“Specialisation provides the necessary expertise to take software firms to the next level”, says Hg managing partner Matthew Brockman.
Sector specialisation and knowledge-sharing can enable private equity to take advantage of long-term trends in software and technology services, and so help companies to develop further and faster. Over the past decade, Hg has transitioned from a generalist European mid-market buyout firm into a software and services specialist, with a three-fund structure that enables it to invest in the full range of small-cap to large-cap software and services companies.
The shift has turned Hg into the biggest private equity investor in European B2B software, with a portfolio equivalent to the continent’s third-largest software group by value. Specialisation and focus in software and services can increase synergies between portfolio companies and drive growth, explains Hg managing partner Matthew Brockman.
When and why did Hg decide to focus on software and services?
“Software investing has been a key focus for Hg since the early 2000s and had been very successful for us. Since the 2012 fund vintages – Genesis 7 and Mercury 1, our first small-cap fund – we took out other verticals and only focused on software and technology services. We now have three funds from 2017, with the addition of Saturn to focus on larger businesses, exclusively for software and services.
The reason to focus on software and services is really because of the macro picture. Business processes – how people file taxes, pay employees, buy insurance products and the like – are more tech-enabled and tech-supported than ever. We think that is a very sustained, long-term trend.
From a private equity investment perspective, specialisation matters, and it is increasingly hard to be a generalist. Expert knowledge of particular verticals, and expert knowledge of how people use technology and services to improve workflow efficiency, is hugely important for delivering top-quartile returns in the future.”
Were there structural changes needed to become a specialist software investor?
“There were three main structural changes. The first was implementing a very clear strategy, with the organisation aligned in its way of thinking about and investing in software and services. The second thing was architecture of funds. We developed a smaller fund to sit below our mid-market fund, and a larger cap fund above it, to give us three funds focused on software in Europe.
That means we are able to invest in small companies with an enterprise value of €100 million right up to companies worth multiple billions in enterprise value. We now look to make 10 to 12 software services in¬vestments a year across these funds, which is probably four or five times more than anyone else in Europe.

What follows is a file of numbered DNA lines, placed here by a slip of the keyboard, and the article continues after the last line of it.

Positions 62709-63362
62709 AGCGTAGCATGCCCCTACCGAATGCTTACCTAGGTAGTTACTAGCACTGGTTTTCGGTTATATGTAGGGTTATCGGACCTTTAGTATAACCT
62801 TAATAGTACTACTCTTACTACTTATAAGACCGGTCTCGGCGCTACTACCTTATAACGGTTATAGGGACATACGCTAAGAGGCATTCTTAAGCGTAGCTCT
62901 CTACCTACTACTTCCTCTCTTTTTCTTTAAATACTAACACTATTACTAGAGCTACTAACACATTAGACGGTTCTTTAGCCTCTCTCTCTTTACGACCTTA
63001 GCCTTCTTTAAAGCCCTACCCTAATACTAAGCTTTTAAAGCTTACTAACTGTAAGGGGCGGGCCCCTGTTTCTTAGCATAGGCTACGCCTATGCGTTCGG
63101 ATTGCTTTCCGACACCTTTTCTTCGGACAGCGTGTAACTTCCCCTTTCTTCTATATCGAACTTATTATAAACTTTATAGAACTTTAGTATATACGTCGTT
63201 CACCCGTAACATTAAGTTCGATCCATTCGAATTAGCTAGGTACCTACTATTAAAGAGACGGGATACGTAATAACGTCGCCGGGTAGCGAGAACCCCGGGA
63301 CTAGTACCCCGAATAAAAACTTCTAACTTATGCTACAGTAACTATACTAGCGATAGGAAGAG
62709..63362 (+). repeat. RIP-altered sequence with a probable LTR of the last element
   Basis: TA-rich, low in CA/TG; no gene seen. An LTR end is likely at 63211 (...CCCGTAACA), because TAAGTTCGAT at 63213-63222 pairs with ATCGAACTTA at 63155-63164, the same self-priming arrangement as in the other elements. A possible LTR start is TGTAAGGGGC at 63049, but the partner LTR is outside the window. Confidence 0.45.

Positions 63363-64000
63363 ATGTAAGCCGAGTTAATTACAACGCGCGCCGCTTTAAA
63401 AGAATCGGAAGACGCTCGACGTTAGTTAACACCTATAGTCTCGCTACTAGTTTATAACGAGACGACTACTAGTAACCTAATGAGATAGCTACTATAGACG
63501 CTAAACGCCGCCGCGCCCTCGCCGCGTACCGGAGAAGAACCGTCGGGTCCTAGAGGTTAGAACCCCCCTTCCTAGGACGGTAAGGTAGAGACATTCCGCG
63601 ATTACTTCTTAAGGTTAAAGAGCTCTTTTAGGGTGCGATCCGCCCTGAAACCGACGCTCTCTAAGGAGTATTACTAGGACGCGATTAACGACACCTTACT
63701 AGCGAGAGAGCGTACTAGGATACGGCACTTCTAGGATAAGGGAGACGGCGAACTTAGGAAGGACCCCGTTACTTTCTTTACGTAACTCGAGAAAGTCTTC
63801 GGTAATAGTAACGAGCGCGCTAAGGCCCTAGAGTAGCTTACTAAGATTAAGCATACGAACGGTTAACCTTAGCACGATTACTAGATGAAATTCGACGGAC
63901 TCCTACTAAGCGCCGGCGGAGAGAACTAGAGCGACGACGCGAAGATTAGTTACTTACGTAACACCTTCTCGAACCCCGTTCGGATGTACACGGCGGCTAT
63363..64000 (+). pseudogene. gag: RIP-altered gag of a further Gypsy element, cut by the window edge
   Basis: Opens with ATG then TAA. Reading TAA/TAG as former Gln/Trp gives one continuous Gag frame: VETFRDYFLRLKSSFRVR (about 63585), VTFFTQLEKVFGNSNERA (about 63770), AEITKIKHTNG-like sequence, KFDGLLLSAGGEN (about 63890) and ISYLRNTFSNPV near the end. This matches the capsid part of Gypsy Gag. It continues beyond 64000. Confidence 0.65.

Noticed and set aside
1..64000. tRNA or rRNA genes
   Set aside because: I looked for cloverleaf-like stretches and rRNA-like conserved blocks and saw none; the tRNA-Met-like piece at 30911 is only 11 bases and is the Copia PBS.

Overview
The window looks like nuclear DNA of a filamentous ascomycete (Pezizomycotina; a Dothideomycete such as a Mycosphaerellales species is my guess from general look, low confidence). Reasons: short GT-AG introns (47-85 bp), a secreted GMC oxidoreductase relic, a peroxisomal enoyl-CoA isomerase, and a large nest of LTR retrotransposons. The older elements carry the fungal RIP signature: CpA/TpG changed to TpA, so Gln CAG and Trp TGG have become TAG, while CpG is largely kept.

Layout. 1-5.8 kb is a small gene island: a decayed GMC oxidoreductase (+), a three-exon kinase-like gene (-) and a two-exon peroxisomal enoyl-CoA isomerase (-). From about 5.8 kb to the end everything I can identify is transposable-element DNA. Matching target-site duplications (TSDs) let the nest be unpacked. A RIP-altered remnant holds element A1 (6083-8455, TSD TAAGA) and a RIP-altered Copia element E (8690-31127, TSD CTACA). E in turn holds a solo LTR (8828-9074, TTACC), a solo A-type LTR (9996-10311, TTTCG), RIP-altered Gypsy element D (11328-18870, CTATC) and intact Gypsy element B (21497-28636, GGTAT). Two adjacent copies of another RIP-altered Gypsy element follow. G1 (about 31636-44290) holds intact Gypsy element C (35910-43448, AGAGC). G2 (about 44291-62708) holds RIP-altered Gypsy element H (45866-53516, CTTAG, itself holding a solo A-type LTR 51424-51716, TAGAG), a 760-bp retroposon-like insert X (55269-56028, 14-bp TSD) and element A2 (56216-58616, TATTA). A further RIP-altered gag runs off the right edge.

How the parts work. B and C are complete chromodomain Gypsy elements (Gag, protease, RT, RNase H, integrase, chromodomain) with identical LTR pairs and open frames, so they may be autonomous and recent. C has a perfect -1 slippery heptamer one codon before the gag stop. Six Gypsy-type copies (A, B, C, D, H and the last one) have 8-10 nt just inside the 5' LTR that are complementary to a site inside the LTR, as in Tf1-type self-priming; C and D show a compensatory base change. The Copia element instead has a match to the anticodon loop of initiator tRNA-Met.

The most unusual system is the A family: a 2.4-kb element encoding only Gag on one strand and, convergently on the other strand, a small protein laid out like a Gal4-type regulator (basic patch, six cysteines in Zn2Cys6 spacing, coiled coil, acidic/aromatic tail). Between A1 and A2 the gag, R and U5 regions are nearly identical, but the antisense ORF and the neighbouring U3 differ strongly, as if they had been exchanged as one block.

The third piece is a really specific operational capability. We regularly have to deal with the same questions: how to get a better sales organisation; how to deliver customer success; whether it is possible to develop software better offshore.
Repeat application of knowledge and expertise is hugely important. We now have 180 people in the firm, and over 30 in our operations portfolio team. The application of that kind of scale to such a focused strategy is a real competitive advantage.”
Which macro trends are driving software use?
“All those business activities around processing payments, paying employees or filing taxes, collecting and disseminating business data, are increasingly automated. One reason is simply processing power. Moore’s Law states that every two years your computer’s processing capacity typically doubles – that’s been a very long running trend.
Another is that AI and increased use of data means more automation in white-collar jobs – accountants, lawyers, insurance brokers, tax officials. That’s another decades-long trend, and we are still very much at the front end of it.
Software is also replacing hardware spend as hardware costs fall. This trend is accelerated by the ready availability of cloud-based processing power. A great consumer-focused example of this trend is something we can all see regarding TV.
In the UK, for instance, you used to perhaps spend thousands on a TV set and hundreds on a TV licence from the BBC. Now you’re more likely to spend hundreds on a TV but are paying monthly subscriptions for streaming with Netflix, Amazon and Sky – all of which you can also consume on the go. People are loading up lower hardware spend with higher software spend – that is the big trend we are backing.”
How do these macro trends translate into practical opportunities for private equity?
“One of our core themes is investing in software companies that we can help professionalise. Typically these companies have been built by founders and entrepreneurs; they have very good products that serve a discrete end-market. Often there’s a huge opportunity to develop the business commercially, whether that’s the sales organisation, marketing, customer relationship work, or how the product is delivered or priced.
The second theme we like to back is buy-and-build. You are essentially taking a business that has a network of happy customers and a great market position, and using that platform to acquire other pieces of functionality the customer group is going to use. If you own a small company buying payroll and bookkeeping services for example, chances are you are probably going to need some HR products to help manage your workforce and you are probably going to need tax and compliance products or expense reporting products also.”